Image: Installation view of “Tania Bruguera, Hyundai Commission,” Turbine Hall, Tate Modern, 2018. Photo copyright © Tate photography (Andrew Dunkley).

“Odyssey: Jack Whitten Sculpture, 1963–2017,”

through December 2, 2018

American abstractionist Jack Whitten, who died in early 2018, is justly celebrated for working magic with acrylic paint—combing it, carving it, and casting tiles, membranes, and objects out of it to use in tessellated or collaged compositions—but he’s less well known as a sculptor. This show of his  sculptures, organized by the Met Breuer, New York, and the Baltimore Museum of Art, brings together some forty works. Made on summer trips to Greece starting in the 1970s and inspired by African, Cycladic, and African American vernacular art, they incorporate bones, nails, drawer pulls, circuit boards, fishing line, and carved wood and marble. The pieces evince the same engagement with process as Whitten’s two-dimensional works, a kinship underscored by the inclusion of eighteen of his paintings.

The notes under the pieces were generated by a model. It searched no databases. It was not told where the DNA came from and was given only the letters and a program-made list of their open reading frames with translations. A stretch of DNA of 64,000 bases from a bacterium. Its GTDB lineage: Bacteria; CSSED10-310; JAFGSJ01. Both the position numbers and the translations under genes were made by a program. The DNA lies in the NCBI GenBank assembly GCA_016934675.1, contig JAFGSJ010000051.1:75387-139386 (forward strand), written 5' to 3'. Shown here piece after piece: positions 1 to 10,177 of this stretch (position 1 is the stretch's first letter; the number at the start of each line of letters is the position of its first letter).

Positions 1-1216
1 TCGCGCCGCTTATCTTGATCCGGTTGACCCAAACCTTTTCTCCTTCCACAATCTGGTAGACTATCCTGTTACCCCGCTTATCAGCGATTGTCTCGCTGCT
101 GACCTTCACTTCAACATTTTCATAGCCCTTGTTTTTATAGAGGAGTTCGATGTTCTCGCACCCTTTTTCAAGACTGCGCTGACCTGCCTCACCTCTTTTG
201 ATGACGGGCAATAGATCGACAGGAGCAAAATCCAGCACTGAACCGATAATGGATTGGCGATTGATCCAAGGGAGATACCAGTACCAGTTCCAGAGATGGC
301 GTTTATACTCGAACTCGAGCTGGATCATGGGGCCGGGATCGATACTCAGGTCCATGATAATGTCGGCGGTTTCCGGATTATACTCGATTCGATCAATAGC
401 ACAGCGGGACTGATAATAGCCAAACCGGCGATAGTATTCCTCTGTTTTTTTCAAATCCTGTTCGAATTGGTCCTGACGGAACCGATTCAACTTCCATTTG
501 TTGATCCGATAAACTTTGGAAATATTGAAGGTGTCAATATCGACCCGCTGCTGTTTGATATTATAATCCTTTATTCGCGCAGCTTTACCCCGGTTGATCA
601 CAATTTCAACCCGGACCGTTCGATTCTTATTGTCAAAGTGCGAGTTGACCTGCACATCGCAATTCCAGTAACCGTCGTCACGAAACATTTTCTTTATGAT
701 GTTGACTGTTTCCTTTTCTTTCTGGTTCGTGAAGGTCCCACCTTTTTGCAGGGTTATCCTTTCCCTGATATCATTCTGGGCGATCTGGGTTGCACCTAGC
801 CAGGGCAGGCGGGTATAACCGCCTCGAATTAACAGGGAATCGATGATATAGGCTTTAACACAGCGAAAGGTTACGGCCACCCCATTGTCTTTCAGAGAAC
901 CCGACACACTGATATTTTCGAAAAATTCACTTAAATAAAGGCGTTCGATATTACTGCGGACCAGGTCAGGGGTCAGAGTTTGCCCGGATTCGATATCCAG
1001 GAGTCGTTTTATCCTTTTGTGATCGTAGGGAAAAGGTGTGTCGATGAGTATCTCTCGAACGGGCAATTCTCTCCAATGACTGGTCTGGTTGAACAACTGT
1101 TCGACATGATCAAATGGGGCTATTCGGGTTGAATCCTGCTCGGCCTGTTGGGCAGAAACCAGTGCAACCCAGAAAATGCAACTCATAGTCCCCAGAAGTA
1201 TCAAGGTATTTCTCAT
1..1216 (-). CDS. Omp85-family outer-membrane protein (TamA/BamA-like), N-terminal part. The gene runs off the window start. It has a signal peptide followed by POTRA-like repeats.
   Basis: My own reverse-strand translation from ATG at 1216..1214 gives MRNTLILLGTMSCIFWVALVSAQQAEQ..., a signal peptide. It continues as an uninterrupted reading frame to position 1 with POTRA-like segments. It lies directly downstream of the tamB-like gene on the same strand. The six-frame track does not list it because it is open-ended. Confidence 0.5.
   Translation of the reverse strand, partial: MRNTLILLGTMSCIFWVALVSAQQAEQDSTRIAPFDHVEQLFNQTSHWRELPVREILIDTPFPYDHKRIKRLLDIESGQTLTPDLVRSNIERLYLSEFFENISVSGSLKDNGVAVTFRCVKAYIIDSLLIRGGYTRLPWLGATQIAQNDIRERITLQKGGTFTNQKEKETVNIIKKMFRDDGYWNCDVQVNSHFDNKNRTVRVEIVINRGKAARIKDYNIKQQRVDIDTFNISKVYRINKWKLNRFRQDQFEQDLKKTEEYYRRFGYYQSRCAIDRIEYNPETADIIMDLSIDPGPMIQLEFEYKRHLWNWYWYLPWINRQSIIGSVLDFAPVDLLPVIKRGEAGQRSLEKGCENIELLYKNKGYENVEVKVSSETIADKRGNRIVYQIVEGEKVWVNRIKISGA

Image: Jack Whitten, Mirsini’s Doll, ca. 1975, Cretan Walnut, Black Mulberry, 14 1/2 x 5 x 3.25 inches. Collection of Mirsini Amidon. Copyright © The Estate of Jack Whitten. Courtesy The Estate of Jack Whitten and Hauser & Wirth.

“Charles White: A Retrospective”

through January 13, 2019